Jack Shafer stands back:
The killing of an innocent reporter violates what many of us would call an unwritten social contract stipulating that journalists deserve protection because they’re witnesses to history, not state actors. …
Paul Cassell previews the trial of officer Darren Wilson:
[P]roving a crime in the Brown shooting will require close attention to the details, particularly details about the shooting officer’s state of mind. Even if the officer made a mistake in shooting, that will not be enough to support criminal charges so long as his mistake was reasonable — a determination in which the officer will receive some benefit of the doubt because of the split-second judgments that he had to make. And, of course, if it turns out that Michael Brown was in fact charging directly towards the officer (as recent reports have suggested), the officer’s actions will have been justified under state law and no charges should be filed. Trial lawyers know that one thing above all else decides criminal cases: the facts. And that is what we’re waiting for now.
Yishai Schwartz expects Wilson to get off because of Missouri law:
E.W. argues against Twitter and YouTube’s decisions to scrub the video of James Foley’s murder:
Censorship proponents are of the mind that the ISIS video constitutes propaganda and that its dissemination furthers ISIS’s aims. It is true that extremist groups have been known to use social media as a means to circumvent the checks media organisations employ to stop the spread of propaganda. But the video isn’t only propaganda. And since when has that label been sufficient grounds for censorship anyway? The amount of online content that could be wiped from social media if this reasoning was applied uniformly would be staggering. …
Twitter is not television. No one is being forced to view the footage. Evening news shows can decline to show the video because not all their viewers might be comfortable seeing it. But people have to be able to access it on their own if they wish. It’s completely understandable that family members don’t want footage of a loved one’s death to spread, but it’s not clear that that’s their decision to make.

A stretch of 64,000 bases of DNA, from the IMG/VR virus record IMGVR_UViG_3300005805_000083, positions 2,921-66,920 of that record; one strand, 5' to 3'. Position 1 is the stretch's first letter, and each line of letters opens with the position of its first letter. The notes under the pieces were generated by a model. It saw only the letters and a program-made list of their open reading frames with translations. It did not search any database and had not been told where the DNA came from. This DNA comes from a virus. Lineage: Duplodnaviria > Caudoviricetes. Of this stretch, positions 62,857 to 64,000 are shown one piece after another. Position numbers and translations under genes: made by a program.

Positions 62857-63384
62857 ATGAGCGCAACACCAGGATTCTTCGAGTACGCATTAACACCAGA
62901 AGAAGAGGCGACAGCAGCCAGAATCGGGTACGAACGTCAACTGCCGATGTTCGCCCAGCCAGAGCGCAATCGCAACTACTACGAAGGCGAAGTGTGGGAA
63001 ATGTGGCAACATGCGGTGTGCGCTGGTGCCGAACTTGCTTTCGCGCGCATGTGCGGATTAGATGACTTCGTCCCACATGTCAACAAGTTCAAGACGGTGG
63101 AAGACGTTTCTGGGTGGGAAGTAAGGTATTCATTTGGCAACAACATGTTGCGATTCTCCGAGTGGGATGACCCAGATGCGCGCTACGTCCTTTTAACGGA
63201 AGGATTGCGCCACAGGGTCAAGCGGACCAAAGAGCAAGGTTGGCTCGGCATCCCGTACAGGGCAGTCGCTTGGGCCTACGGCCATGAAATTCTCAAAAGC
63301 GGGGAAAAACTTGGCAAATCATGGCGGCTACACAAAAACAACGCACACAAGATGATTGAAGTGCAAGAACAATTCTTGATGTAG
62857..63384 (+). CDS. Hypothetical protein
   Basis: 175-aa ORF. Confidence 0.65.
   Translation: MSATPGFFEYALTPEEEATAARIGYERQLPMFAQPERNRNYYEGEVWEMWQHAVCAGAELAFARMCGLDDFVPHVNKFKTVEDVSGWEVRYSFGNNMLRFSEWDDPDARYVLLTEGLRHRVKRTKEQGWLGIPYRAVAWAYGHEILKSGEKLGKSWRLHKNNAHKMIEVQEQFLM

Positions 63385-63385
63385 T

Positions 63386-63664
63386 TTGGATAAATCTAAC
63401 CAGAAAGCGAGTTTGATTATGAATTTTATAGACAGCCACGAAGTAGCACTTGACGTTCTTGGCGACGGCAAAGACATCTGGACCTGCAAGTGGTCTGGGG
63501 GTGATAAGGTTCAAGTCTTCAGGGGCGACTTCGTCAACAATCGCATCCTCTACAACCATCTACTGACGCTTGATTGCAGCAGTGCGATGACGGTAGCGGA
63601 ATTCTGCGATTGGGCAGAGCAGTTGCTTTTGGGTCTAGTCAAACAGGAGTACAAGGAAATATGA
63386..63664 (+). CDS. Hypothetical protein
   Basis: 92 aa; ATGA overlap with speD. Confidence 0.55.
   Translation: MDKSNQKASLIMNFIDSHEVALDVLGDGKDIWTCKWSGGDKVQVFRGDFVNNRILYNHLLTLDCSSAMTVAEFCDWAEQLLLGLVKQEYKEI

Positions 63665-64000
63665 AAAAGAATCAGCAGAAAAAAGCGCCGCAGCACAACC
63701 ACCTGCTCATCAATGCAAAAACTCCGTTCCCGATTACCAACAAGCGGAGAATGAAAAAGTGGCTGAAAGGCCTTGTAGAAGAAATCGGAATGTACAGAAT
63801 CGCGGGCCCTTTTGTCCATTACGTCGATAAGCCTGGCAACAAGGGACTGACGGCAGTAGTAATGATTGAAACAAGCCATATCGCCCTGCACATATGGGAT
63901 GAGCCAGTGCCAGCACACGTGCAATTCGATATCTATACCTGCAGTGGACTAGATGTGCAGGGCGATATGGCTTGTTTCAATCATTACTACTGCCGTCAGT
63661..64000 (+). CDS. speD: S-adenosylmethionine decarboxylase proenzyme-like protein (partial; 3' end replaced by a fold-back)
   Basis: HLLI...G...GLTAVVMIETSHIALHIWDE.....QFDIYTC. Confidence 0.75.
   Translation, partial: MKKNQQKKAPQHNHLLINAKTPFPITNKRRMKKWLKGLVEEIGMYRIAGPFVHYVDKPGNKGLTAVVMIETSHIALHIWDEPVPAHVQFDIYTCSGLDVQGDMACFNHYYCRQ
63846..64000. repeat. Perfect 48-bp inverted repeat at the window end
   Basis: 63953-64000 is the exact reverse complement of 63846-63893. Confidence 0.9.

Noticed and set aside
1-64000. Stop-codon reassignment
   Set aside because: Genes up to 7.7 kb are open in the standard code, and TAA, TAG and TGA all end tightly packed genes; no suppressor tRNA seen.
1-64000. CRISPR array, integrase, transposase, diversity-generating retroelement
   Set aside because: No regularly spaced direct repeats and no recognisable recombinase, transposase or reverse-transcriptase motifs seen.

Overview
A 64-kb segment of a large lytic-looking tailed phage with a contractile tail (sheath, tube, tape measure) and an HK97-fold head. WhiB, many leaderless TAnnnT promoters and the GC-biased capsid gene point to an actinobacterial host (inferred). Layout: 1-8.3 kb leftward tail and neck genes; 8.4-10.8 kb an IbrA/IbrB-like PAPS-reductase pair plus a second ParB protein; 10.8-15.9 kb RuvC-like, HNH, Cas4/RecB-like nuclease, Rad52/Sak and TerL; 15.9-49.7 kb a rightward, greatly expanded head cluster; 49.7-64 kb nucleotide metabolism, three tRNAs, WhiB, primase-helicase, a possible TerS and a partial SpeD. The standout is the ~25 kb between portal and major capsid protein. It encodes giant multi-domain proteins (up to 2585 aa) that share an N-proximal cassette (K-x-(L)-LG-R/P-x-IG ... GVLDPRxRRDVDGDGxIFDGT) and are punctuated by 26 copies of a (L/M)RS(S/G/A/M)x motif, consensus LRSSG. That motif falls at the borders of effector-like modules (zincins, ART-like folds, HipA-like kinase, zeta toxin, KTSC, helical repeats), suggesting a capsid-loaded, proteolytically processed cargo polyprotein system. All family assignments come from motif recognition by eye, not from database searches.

Earlier this week, J.M. Berger noted that support for ISIS on Twitter had been falling since the revelation that the group had massacred some 700 people in the Syrian province of Deir Ezzor:
According (pdf) to the CDC:
Jason Millman unpacks the news:
Though the United States lags behind other countries, the CDC says the progress made since 1991 has amounted to 4 million fewer teen births. Citing research from the National Campaign to Prevent Teen and Unplanned Pregnancy, the CDC says this also saved taxpayers an estimated $12 billion alone in 2010 from costs associated with government-funded health care, child welfare and higher incarceration rates of teen moms. And having fewer babies born to teen mothers, the CDC points out, is good for other reasons. Teen motherhood comes with a higher health risk for the baby, educational limits for the mother and limited resources, since about 90 percent of teen births are to unmarried mothers. And babies born to teen mothers are more likely to eventually become teen mothers themselves.
Tara Culp-Ressler has more details:
The steepest declines in the teen birth rate appear to be occurring in the areas where it’s historically been the highest. Southern states — where the teen pregnancy rate has beensignificantly higher for years — have seen the largest drops, although there’s still a noticeable disparity between states in the South and states in the Northeast. Similarly, while teen births have declined across all racial groups, they’ve recently fallen the fastest among Hispanic women, who currently have the highest rate.
But what caused the decline? Jordan Weissmann addresses the question: